Because thyroid conditions can be difficult to manage, there’s a lot to consider. What type or types of thyroid medication should I take? What is the right dosage of medicine? How do I manage through fatigue? What should I be eating? Hypothyroidism makes it hard to maintain and lose weight. Another reason to watch what you eat is that certain foods may interfere with your thyroid or your thyroid medication. By avoiding some foods and eating more of others, you may be able to improve your body’s absorption of these hormones.
*Doctors are familiar with a patient’s medical history. Always check with them before adding or eliminating any food or supplements.
What Foods are Good to Eat for Hypothyroidism?
- Fruits and Veggies Rich in Antioxidants: Blueberries, tomatoes, bell peppers
- Foods high in Vitamin B: Whole grains
- Selenium: A small amount of selenium is needed for thyroid hormones to work properly. This can be found in sunflower seeds or Brazil nuts.
- Tyrosine: Your thyroid gland uses this amino acid found in meats, dairy, and legumes to produce T3 and T4.
- Plant extracts: There is limited research that suggests Ashwagandha (Withania somnifera), coleus (Coleus forskohlii), gotu kola (Centella asiatica), and guggul (Commiphora mukul) may ease symptoms of hypothyroidism.
What Foods Should I Not Eat for Hypothyroidism?
There are a lot of foods that can help balance your thyroid hormone levels. But many foods and supplements also have the potential to interfere with how your thyroid functions. Here are some of those foods to avoid:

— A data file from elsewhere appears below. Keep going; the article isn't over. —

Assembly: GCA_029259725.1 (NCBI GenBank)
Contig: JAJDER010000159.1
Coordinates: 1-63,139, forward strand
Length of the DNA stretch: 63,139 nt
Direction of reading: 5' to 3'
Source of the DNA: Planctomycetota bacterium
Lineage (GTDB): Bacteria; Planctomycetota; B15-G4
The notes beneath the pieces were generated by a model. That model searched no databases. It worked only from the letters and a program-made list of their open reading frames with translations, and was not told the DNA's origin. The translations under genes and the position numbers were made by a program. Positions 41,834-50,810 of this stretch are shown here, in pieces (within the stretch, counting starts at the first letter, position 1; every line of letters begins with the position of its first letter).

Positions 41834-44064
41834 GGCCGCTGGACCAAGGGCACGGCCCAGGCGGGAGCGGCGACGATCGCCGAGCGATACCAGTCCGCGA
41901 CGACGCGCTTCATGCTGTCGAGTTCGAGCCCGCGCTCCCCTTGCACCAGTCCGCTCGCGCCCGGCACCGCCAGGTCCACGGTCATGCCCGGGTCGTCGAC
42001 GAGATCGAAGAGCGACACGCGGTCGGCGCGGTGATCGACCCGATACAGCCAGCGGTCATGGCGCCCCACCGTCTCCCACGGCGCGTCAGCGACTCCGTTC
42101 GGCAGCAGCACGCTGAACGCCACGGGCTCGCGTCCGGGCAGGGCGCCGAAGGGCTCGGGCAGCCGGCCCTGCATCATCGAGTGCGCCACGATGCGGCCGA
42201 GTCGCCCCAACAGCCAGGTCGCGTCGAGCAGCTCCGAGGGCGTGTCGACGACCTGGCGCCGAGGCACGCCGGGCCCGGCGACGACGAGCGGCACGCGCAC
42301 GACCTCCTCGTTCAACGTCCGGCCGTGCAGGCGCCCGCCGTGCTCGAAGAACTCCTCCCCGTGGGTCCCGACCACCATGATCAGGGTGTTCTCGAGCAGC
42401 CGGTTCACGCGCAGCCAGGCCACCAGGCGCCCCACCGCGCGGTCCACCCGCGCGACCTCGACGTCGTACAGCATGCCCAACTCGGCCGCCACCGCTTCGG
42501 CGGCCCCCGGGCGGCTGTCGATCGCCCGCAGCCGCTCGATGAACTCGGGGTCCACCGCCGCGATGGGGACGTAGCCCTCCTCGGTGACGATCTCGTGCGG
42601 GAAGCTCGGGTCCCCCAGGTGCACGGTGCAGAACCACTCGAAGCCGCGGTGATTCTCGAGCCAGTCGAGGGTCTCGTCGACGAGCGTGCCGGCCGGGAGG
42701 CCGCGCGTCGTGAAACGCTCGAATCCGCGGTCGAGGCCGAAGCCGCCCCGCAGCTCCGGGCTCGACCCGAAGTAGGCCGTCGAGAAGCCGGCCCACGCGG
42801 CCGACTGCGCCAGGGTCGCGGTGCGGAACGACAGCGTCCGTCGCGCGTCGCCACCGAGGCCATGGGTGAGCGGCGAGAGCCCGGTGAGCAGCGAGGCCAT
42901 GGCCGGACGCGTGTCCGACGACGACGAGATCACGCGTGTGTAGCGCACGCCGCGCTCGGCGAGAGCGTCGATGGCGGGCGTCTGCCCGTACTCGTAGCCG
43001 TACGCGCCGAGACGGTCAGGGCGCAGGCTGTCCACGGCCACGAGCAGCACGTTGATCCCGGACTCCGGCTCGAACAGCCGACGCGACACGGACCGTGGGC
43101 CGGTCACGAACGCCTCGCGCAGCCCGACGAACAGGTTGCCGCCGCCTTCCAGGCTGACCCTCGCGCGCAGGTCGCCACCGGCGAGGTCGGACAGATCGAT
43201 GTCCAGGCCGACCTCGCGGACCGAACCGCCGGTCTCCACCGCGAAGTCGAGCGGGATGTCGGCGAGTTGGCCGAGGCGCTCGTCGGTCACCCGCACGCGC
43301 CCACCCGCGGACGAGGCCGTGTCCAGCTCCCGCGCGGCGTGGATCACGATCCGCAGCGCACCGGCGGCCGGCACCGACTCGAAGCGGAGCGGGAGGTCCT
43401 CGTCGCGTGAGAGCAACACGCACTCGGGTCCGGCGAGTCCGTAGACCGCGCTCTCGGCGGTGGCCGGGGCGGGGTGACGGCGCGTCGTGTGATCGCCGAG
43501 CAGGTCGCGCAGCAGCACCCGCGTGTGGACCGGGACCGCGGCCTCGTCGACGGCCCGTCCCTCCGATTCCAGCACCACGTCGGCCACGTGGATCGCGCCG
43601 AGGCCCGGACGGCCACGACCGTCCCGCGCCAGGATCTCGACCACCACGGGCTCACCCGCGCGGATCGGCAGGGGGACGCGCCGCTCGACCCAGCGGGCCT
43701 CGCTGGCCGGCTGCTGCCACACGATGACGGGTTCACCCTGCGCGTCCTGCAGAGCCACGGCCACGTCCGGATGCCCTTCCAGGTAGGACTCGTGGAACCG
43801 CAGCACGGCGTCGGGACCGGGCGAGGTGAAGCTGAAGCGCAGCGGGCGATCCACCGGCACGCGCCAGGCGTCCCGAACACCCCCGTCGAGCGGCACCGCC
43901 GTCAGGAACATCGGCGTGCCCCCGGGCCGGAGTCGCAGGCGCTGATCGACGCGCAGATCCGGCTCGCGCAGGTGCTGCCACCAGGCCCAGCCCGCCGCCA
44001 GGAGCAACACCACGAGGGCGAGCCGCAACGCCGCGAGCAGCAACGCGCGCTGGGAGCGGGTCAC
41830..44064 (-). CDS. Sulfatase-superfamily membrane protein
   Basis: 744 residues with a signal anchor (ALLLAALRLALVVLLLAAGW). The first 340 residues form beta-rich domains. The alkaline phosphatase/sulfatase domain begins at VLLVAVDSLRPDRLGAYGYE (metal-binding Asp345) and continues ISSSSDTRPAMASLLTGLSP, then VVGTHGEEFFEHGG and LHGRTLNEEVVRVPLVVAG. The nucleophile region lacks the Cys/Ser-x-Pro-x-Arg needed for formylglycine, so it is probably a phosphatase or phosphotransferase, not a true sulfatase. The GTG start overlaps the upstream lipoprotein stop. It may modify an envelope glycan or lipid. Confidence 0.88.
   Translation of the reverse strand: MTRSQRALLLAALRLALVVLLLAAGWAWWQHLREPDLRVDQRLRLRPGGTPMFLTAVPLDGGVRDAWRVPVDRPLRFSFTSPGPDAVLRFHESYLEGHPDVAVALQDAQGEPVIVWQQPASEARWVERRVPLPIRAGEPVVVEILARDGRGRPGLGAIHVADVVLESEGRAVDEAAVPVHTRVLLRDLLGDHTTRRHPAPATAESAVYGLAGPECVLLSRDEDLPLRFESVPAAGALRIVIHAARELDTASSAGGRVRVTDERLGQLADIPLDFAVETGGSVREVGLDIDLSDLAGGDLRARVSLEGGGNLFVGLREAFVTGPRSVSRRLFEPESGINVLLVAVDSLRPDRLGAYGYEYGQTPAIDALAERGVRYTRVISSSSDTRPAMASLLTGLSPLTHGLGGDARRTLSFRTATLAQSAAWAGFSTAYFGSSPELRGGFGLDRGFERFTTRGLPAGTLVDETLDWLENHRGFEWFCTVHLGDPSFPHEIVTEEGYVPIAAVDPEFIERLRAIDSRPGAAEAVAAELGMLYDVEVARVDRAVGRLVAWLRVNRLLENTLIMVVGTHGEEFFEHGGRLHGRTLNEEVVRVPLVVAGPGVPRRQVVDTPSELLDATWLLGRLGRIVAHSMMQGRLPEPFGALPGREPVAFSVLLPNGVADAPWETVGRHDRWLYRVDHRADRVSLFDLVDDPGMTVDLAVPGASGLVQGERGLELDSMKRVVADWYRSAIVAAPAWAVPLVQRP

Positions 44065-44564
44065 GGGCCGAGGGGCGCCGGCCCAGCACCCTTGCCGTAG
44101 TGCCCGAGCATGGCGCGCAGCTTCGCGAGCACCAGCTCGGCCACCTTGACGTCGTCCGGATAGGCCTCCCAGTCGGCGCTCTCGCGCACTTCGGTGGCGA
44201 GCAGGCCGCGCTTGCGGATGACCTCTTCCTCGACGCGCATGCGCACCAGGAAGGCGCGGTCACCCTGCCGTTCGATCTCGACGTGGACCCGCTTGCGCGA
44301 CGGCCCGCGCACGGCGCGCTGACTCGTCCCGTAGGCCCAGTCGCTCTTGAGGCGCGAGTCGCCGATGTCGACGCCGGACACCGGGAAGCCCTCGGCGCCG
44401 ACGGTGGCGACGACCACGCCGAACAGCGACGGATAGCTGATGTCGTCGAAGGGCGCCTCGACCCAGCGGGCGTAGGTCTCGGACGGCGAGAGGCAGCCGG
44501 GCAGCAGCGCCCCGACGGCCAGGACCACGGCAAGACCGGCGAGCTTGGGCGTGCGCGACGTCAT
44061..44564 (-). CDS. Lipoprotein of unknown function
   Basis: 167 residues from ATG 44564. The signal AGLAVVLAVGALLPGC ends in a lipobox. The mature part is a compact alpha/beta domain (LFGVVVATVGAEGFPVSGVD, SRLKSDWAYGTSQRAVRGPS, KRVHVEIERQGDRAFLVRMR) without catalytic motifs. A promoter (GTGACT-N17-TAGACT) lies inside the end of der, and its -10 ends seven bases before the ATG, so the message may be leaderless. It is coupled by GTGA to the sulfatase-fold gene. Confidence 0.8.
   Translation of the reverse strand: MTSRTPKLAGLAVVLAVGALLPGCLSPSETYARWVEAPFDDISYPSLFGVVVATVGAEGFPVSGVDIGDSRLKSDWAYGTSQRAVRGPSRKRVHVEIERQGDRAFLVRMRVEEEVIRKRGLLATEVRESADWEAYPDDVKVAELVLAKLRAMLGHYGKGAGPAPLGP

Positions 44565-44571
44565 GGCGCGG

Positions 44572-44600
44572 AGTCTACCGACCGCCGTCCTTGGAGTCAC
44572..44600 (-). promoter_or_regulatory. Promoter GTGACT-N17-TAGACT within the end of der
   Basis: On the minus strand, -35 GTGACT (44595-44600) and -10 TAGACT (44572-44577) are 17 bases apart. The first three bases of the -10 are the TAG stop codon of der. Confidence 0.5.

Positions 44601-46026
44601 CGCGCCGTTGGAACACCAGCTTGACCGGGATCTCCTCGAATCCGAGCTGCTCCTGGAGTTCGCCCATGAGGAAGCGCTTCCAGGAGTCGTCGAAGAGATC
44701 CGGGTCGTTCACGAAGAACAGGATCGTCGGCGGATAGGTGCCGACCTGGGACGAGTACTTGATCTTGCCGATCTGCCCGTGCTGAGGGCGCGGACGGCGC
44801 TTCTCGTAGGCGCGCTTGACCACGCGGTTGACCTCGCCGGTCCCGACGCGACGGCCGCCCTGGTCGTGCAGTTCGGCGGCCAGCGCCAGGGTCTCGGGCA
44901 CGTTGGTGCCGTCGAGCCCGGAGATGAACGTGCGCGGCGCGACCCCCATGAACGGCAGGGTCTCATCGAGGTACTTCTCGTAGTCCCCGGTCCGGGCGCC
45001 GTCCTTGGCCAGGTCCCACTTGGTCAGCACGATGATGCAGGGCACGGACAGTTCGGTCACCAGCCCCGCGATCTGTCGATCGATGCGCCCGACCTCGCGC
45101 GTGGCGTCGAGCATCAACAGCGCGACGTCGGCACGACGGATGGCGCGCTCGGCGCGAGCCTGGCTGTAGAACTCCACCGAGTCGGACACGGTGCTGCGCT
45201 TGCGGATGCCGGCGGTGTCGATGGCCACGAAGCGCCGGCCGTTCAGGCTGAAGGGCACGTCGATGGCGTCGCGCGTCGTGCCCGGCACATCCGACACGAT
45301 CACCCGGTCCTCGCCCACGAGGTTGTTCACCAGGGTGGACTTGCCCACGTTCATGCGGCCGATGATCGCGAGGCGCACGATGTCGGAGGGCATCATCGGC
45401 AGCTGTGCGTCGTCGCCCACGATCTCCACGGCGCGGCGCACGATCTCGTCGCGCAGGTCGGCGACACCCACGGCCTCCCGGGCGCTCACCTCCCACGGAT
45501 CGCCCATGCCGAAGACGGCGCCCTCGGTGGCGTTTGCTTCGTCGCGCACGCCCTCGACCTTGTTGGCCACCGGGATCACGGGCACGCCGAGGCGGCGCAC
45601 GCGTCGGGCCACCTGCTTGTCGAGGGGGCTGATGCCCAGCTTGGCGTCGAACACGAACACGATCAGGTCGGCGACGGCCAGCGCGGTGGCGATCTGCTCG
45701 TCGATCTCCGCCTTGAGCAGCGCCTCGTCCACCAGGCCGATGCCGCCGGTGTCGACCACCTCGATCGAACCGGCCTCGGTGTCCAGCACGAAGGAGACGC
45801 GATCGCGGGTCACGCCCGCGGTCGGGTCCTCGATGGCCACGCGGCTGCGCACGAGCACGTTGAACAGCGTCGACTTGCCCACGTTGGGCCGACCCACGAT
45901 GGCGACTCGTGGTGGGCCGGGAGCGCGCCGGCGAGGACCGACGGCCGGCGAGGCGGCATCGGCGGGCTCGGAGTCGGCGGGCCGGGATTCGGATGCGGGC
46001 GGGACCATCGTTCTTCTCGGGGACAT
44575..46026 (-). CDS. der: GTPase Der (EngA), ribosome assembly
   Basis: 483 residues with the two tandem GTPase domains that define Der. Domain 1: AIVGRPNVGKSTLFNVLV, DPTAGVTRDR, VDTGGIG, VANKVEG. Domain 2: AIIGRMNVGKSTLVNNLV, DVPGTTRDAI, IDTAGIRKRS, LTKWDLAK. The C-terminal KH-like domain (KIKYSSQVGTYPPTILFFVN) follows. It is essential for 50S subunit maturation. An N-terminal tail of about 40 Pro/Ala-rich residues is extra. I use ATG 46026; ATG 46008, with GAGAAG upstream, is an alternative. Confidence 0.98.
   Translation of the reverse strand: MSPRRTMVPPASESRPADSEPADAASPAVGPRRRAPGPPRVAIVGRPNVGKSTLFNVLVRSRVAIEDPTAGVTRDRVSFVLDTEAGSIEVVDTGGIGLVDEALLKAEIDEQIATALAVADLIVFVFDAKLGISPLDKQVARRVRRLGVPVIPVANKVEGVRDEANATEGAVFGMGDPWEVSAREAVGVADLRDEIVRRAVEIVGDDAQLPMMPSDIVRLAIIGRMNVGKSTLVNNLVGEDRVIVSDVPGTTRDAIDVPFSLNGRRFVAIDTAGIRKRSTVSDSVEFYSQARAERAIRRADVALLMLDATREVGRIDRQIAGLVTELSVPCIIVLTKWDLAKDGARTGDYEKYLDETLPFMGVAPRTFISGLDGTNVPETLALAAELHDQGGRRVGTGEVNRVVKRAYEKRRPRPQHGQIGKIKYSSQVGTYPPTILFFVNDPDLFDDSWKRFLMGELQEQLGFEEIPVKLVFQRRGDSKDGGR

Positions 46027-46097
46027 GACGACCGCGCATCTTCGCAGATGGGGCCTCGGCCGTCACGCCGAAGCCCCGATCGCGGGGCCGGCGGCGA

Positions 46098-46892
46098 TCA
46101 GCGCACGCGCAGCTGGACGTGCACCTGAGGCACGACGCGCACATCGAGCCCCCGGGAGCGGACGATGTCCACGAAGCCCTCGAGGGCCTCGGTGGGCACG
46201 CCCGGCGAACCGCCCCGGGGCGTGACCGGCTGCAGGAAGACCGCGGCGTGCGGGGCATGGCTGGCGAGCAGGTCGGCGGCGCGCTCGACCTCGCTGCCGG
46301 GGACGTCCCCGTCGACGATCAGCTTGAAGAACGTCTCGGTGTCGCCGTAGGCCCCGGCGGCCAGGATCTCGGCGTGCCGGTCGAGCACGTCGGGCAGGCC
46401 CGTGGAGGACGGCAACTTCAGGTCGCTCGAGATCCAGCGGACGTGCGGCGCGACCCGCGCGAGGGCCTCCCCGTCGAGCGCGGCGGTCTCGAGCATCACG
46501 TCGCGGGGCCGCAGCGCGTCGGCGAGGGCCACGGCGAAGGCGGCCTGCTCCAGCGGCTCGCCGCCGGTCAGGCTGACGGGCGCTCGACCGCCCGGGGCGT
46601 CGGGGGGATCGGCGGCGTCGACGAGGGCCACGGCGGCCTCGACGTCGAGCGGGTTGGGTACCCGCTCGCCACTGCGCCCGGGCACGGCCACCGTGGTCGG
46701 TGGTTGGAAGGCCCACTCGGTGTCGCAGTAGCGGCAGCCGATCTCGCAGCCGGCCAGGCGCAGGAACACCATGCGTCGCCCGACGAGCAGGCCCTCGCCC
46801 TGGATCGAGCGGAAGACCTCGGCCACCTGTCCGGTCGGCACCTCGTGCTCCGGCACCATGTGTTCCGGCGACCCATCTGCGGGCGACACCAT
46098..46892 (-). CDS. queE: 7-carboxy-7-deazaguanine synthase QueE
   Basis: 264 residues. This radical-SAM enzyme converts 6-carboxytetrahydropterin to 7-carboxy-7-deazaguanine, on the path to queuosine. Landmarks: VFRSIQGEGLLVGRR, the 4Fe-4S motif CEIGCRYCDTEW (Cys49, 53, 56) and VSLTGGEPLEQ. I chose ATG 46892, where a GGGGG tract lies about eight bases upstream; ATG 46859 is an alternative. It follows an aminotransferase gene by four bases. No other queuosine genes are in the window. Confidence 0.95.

Foods with soy: Evidence suggests that compounds called phytoestrogens found in soybeans and foods made with soy may interfere with the enzyme that makes thyroid hormones.
Iodine-rich foods: A lack of iodine can cause some hypothyroidism cases. However, consuming too much iodine can inhibit thyroid gland activity. Check with your doctor before taking any supplements.
- Iron and calcium supplements: Iron or calcium supplements can impact the effectiveness of some thyroid medications. Ask your doctor if there’s a better time to take your vitamins, so it doesn’t interfere with your thyroid medication.
- Too much fiber: It’s best to wait a couple of hours after you take your thyroid medication before eating high-fiber foods. Eating too much fiber right after taking thyroid medication can interfere with its absorption. Broccoli, cabbage, spinach, kale, and brussell sprouts are high in fiber. Try avoiding these foods right after taking you take your medication. If you take your medication in the morning, you may want to save these veggies for lunch or dinner time to allow your medication to take proper effect.
- Caffeine, tobacco, and alcohol are also known to to interfere with the effectiveness of thyroid medicine. When in doubt, ask your doctor for advice.